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Paseo Verde, nation’s first LEED ND Platinum project to be featured at Greenbuild 2013

October 23, 2013

Paseo Verde, the country’s first LEED Neighborhood Development (ND) Platinum project, will be featured on a tour during Greenbuild 2013 in Philadelphia. 

LISC invested its first New Markets Tax Credits allocation in Philadelphia of $10 million in the project. LISC also provided the development team with a $1 million pre-development loan, $350,000 pre-development grant, and a $13,500 grant for the LEED ND Platinum certification process. These early investments by LISC made Paseo Verde and its LEED ND Platinum designation possible. LISC is also a local sponsor of Greenbuild 2013.

Train Platform Elevation

“They thought it was pie in the sky,” says Rose Gray of Asociación Puertorriqueños en Marcha (APM), the Community Development Corporation who took the lead on organizing the community input, among many other roles, for the project near Temple University. “We were at the original design charrette at Greenbuild years ago, and all of these experts on LEED ND weren’t sure we could do it.”

LEED, or Leadership in Energy & Environmental Design, is a program of the US Green Building Council (USGBC) that provides third-party verification of green buildings and a green building tool that addresses the entire building lifecycle recognizing best-in-class building strategies. According to USGBC, LEED for Neighborhood Development (LEED ND) integrates the principles of smart growth, urbanism, and green building into the first national system for neighborhood design.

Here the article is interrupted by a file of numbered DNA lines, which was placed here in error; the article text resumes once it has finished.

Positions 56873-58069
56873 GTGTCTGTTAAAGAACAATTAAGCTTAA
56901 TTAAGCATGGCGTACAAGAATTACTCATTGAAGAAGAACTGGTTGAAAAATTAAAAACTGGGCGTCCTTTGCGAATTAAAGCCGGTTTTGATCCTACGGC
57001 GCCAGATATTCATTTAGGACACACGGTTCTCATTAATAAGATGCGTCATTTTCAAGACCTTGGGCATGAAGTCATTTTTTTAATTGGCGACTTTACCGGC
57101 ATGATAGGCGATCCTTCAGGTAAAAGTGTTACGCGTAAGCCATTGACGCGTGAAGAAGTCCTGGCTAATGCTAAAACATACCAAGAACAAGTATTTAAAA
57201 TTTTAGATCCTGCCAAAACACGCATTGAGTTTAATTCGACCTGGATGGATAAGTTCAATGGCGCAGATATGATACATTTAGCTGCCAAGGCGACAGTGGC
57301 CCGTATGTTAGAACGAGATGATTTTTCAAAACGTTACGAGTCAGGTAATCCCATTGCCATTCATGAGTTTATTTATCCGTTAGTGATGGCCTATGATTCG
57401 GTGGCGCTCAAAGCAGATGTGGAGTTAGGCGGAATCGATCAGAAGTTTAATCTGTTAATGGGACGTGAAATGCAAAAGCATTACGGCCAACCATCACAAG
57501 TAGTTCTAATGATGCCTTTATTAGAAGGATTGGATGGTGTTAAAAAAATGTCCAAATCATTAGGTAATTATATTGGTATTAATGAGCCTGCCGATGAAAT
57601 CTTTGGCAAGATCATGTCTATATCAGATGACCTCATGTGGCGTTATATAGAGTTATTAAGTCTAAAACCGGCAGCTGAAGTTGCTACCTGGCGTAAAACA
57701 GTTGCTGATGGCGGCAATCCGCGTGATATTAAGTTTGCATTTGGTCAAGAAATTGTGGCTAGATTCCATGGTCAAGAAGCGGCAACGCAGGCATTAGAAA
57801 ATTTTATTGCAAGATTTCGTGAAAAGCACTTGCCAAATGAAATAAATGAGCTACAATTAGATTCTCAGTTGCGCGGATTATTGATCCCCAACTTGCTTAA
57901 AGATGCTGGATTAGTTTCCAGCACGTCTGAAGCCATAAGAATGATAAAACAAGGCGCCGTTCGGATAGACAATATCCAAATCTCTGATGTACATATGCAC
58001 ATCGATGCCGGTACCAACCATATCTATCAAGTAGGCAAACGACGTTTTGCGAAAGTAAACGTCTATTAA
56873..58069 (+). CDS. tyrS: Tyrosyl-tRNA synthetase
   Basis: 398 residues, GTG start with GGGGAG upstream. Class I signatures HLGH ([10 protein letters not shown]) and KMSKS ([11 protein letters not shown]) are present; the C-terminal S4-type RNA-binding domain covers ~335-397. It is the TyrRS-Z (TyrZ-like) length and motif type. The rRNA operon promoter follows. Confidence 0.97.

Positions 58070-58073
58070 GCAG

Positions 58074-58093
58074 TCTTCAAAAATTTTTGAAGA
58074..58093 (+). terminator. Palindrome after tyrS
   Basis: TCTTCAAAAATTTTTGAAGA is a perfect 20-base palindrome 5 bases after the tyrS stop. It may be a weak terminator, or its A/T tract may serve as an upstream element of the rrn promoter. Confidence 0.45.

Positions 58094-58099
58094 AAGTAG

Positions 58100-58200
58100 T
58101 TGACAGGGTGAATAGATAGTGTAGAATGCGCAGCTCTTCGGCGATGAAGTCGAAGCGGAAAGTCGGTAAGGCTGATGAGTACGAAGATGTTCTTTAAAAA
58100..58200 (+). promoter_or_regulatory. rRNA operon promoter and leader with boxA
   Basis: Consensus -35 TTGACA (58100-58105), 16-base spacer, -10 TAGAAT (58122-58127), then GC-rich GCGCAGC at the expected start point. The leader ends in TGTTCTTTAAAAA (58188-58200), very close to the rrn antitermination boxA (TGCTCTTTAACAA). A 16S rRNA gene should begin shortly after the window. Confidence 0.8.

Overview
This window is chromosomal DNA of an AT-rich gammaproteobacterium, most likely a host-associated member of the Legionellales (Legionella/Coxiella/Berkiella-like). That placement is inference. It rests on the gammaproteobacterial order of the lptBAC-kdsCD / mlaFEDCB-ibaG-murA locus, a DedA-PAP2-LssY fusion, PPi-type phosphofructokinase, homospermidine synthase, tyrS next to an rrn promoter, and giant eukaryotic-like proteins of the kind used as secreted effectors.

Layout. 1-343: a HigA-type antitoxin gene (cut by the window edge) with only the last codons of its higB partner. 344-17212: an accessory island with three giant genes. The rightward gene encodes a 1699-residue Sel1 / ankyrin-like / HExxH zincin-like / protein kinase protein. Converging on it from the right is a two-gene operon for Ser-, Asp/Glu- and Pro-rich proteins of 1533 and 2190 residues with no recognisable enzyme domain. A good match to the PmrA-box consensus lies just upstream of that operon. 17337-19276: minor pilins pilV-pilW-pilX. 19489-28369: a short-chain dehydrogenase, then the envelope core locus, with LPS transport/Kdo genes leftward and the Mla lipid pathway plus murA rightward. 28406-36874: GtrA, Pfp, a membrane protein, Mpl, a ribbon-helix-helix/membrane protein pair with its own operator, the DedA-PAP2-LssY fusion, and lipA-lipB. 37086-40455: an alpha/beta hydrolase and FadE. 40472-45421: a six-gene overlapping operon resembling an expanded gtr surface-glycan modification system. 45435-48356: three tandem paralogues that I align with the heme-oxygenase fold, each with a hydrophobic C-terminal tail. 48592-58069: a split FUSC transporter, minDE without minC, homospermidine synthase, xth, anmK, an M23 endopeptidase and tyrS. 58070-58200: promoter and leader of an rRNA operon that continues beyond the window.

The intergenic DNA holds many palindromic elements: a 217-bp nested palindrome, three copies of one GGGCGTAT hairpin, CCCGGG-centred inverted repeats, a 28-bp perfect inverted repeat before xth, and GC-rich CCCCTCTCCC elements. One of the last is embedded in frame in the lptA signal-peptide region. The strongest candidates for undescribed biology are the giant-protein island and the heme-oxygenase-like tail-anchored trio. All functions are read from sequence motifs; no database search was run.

“You can’t lose sight of how ambitious this project is,” says Alex Dews, Programs & Policy Manager for the Mayor’s Office of Sustainability. “It’s helping to change the character of the neighborhood in a way that respects what’s here already and provides additional amenities that it deserves, all while achieving the very highest levels of environmental sustainability and performance.”

Just down the street, the Temple North project repurposes a historic building into low income housing. Just a few blocks away, you can find the JBJ Soul Homes project, which is funded in part by local Jon Bon Jovi and in part by LISC affiliate NEF. The 55-unit complex designed to be LEED Silver provides affordable housing and a supportive services complex to formerly homeless individuals.

In Center City, tour attendees can visit Connelly House, a joint venture between Project H.O.M.E., Bethesda Project, and The Archdiocese of Philadelphia that offers 24 SRO units and 55 efficiencies to meet a critical need for supported housing within a high-rent neighborhood. Anderson House, another project, provides an LGBT-friendly, affordable housing alternative for seniors, many who were part of a pioneering LGBT community in Center City.

Philadelphia is leading the way on affordable green housing and community-centered design, and it will showcase all of these projects during Greenbuild 2013. The City of Philadelphia itself will adopt green affordable housing standards for all city projects beginning in 2014. LISC is excited to help Philadelphia lead the way to a greener future.

Original article written by Heather Blakeslee for the USGBC at

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